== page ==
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Saturday, March 13, 2010

Some tricky coding methods using VHDL Attributes

     Attributes are used to return various types of information about a signal, variable or type.Attributes consist of a quote mark (‘) followed by the name of the attribute.There are five types of attributes.They are signal attributes,scalar attributes,array attributes etc are some of them.I will explain here the usage of the most common attributes used in array access and manipulation.

If you are not familiar with basics of array declaration,initialization,manipulation etc then you can learn them here.

1)signal_name’event : This is a signal attribute.It returns the Boolean value True if an event on the signal occurred, otherwise gives a False.
if(clk'event and clk='1') then    -- to find the positive edge of the clk.
  output <= '1';
  output <= input;
end if;
    For negative edge use "  if(clk'event and clk='0')  " this.

2)array_name'range : This is an array attribute which returns range of an array.This attribute can be used to check whether a signal is zero or not.For long signals this attribute is very useful.

--Checking a 64 bit is zero or not.
signal lv,temp :std_logic_vector(63 downto 0):=(others =>'0');
if(lv /= lv'range => '0')) then
      temp <= lv;
end if;

--The same method can be used to check individual array elements.
type test is array (0 to 11) of std_logic_vector(63 downto 0);
signal lv,temp : test :=(others => (others =>'0'));
variable i : integer :=0;
for i in 0 to 11 loop
     if(lv(i) /= (lv(i)'range => '0')) then
           temp(i) := lv(i);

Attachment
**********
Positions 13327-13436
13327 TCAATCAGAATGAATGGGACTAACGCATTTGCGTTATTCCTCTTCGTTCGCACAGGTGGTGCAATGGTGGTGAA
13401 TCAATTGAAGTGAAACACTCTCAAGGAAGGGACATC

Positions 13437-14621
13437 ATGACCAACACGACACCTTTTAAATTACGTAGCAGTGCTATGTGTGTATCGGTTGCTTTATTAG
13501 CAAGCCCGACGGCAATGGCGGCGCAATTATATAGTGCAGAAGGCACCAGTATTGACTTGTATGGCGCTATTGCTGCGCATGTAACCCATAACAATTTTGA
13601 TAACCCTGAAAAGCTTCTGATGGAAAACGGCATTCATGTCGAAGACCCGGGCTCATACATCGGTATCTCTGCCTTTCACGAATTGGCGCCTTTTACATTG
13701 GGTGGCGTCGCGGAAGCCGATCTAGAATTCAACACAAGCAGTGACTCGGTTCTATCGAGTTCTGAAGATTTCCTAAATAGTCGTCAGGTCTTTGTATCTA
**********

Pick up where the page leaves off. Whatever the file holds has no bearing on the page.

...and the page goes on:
end if;
end loop;

--Checking a two dimensional array is zero or not without 'for' loop.
if(lv = (lv'range => (lv(0)'range => '0'))) then
   temp <= lv;
end if;

--Initializing an array with 1's.
lv <= (lv'range => (lv(0)'range => '1'));

3)array_name'left : returns the left most index of the array.
Similarly array_name'right returns the right most index of the array.
These two attributes are used for accessing a part of the array.

--Initializing a part of the array to zeros or ones.
--64-bit elements with index 1 to 10 of lv are made '1' here.
lv(lv'left+1 to lv'right-1) <= (others => (others => '1'));

--Assigning part of an one dimensional array to another array.
signal temp2,temp3 : std_logic_vector(32 downto 0):=(others => '0');
temp2(temp2'left-8 downto temp2'right+8) <= temp3(temp3'left downto temp3'right+16);

--Assigning part of a two dimensional array two another one dimensional array.
temp2(temp2(0)'left-8 downto temp2(0)'right+8) <= lv(3)(lv(0)'left downto lv(0)'right+16);

    Note that we are using temp2(0)'left minus 8 and temp2(0)'right plus 8 because the std_logic_vector, 'temp' is declared as little endian format.For big endian formats you have to subtract from temp2(0)'right and add to temp2(0)'left for accessing a part of the array.

Note :- There many other attributes in VHDL.I have mentioned the important ones only.You can see the full list of attributes here.

1 comment:

  1. - I'm usually using array'high/array'low instead of array'right/array'left

    - To write general functions, array'range is also usefull: (silly example)

    function max(x, y : unsigned) returns unsigned is
    variable ret: unsigned(x'range);
    if (x > y) then
    ret := x;
    ret := y;
    end if;
    return ret;

    The point is, the function can be used no matter what the range of x is (as long as x and y are of equal size)


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